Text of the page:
Scouting: Sand Flat to Riverton

American River
River pools in Sand Flat campground. There are no showers at the campground, but with water like this, maybe you don't need them.

Yesterday (8/3/2020), I drove rode further up into the Sierra Nevada to scout the trail between Sand Flat campground (near Kyberz) and Riverton (just before Mile 21o7 to Mile 2118 on the Pony Express Bikepacking Route). This was largely an out-and-back ride, as the PX Route and the 2017 Centennial Route and the Pony Express Bikepacking Route are the same in this section.

In riding this section, I skipped a four-mile stretch from where my last scouting tip left off. Specifically, the route between Riverton and Pacific House (Mile 2118 to Mile 2122 on the Pony Express Bikepacking Route). These miles are mapped to ride on US 50. I have been searching for an alternative route. But after talking to the Park Service and to the 2017 Centennial Route organizer, It seems there is no viable way to avoid this stretch of highway riding.

Sand Flat to Riverton

Sand Flat is a US Forest Service campground. It is not on the PX Route, but is not far from the Route and would make a good overnight stop. To get there, you need to turn off the Route just before Mile 2017 (where the single-track Pony Express Trail meets Weber Mill Road), and ride down to US 50 and head west for about a quarter mile. It's a beautiful little campground right on the river. I plan to stay there next week when I scout the upper portions of the trail near Strawberry.

Weber Mill Road
Pretty typical scene along Weber Mill Road. Smooth, exposed, gravel.

Most of the ride from Sand Flat to Riverton is on well-packed gravel road. It's overgrown in places, but well-maintained (there was a forest service employee in a tractor grading parts of the road the day I was there), with some loose sections, but very little washboarding. I did not see any cars along this unpaved stretch Mile 2107 to just past Mile 2114, where it meets Ice House Road). The grade has a few long climbs and steep pitches, and much of it is exposed. I clocked in 3,300 ft of climbing over the 23-mile ride. But all-in-all, an easily traveled mountain gravel road.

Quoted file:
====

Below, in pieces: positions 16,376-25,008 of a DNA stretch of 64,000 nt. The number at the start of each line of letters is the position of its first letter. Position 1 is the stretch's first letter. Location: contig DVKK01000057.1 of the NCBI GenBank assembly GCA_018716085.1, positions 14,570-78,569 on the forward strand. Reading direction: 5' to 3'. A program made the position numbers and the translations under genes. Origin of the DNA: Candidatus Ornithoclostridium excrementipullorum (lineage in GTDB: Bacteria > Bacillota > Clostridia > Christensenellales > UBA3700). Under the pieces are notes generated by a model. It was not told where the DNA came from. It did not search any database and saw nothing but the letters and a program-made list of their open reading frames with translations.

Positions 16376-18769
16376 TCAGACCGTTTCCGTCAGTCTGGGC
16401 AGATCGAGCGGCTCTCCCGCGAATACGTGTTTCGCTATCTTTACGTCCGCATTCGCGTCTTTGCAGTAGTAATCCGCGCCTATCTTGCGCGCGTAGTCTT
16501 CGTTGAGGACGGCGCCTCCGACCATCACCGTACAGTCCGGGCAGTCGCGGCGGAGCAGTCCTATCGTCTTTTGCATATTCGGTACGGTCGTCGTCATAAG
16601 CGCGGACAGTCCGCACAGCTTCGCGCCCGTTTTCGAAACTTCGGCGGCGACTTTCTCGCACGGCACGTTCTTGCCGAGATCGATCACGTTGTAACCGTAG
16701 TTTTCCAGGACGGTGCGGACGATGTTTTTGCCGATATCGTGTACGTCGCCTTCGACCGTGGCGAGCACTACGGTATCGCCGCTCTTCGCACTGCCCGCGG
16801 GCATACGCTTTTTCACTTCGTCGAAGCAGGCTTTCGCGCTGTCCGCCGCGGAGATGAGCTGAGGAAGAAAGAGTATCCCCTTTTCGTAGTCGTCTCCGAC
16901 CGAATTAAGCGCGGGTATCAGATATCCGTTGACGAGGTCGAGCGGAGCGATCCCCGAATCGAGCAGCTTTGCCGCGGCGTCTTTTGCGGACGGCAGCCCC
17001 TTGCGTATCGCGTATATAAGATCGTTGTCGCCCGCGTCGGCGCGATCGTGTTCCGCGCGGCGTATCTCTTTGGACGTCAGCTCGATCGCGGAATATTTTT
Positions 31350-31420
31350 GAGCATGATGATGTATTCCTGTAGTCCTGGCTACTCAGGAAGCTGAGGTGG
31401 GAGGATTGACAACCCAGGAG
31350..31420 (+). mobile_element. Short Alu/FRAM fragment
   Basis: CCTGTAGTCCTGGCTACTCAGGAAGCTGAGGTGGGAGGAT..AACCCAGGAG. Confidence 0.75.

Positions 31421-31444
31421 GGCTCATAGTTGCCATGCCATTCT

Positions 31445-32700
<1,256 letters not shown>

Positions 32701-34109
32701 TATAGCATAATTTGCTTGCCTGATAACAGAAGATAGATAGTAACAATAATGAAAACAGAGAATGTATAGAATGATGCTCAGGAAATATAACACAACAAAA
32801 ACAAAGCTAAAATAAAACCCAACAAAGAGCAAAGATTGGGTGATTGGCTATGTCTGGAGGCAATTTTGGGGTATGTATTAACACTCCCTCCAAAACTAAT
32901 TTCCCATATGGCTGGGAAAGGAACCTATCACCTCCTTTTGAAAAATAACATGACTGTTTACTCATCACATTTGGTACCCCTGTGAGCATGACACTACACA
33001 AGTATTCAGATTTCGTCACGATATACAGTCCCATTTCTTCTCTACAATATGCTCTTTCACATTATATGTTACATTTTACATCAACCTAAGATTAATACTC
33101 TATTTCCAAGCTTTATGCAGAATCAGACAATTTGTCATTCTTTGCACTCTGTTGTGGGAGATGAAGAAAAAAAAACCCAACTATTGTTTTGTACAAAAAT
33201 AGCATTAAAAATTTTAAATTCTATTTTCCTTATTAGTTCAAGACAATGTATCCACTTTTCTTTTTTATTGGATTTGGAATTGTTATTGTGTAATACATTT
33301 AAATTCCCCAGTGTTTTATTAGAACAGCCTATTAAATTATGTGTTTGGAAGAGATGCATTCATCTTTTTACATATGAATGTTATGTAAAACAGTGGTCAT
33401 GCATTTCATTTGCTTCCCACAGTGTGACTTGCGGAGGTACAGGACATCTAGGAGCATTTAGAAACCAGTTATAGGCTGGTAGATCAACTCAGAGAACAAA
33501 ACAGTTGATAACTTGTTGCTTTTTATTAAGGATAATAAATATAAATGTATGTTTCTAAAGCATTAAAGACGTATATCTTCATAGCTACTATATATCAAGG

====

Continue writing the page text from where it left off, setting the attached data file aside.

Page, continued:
Ice House Road, at the west end of this section, is all downhill until it meets US 50 in Riverton. The pavement was smooth. There is little to no shoulder, and a surprising amount of traffic on the Monday I rode. The drivers were courteous, which was helpful, but still not a very pleasant experience.

Vehicle gate on Forest Service Road
Vehicle gate on a Forest Service Road marked "Hiking Trail." Sadly, not a passable road.

In looking to avoid this stretch, I found and followed a "Hiking Trail" marked on maps (Also labelled 17N12A, just east of Mile 2116). At one point this was, and maybe still is, a Forest Service road, but was heavily overgrown. At one point, it dead-ended into a massive brush pile, and I lost the trail. I went cross-country from there, crashed in some loose dirt, climbed back to the overgrown trail, and made my way back on a very narrow ridge high above US 50. Short version: I'd recommend sticking to the pavement, unpleasant as it may be.

A few hundred feet west of where Ice House Road meets US 50 is a large turnout with a couple of historical markers for Riverton Bridge and Moore's (Riverton).

Riverton to Pacific House

As I just mentioned, this part of the PX Route is on US 50. The road here is four lanes, and there are paved shoulders (of varying width, usually narrower on curves) on both sides of the highway. I did not see the need to ride it, but tried to scout as I drove. It is not a particularly pleasant stretch of road. Cars are moving downhill very quickly, and there are a lot of oversized RVs and other vehicles hauling camping gear, recreational gear, etc.

Additional Camping

Camping area near Sand Flat
Potential camping area near Sand Flat. Maybe if Sand Flat campground is full and it's getting dark, but . . .

Eldorado forest allows for "Dispersed" camping, or camping in the forest outside of established campgrounds along a few forest service roads. There are two potential spots for dispersed camping in this area. Neither are very attractive, and I could only recommend them if you are desperate.

The first is on Weber Mill Road leading up from US 50. There is an area near a Forest service gate (to close the road for winder). There is a wide are there which rock climbers use for parking. While it would accommodate a tent, the entire area is gravel. It would be hard to get comfortable.

The second area is about a mile west of Riverton. There is a short Forest Service road that leads off US 50 to give access to the American River (at Mile 2119). I could not find a trail down to the river. There might be one, but everything I saw was too steep to haul a bike down, let alone back up. I saw a couple of spots on the dirt road where it looked like people had illegal fires. My guess is they weren't camping. So again, I can only recommend this as a last-resort camp of necessity.


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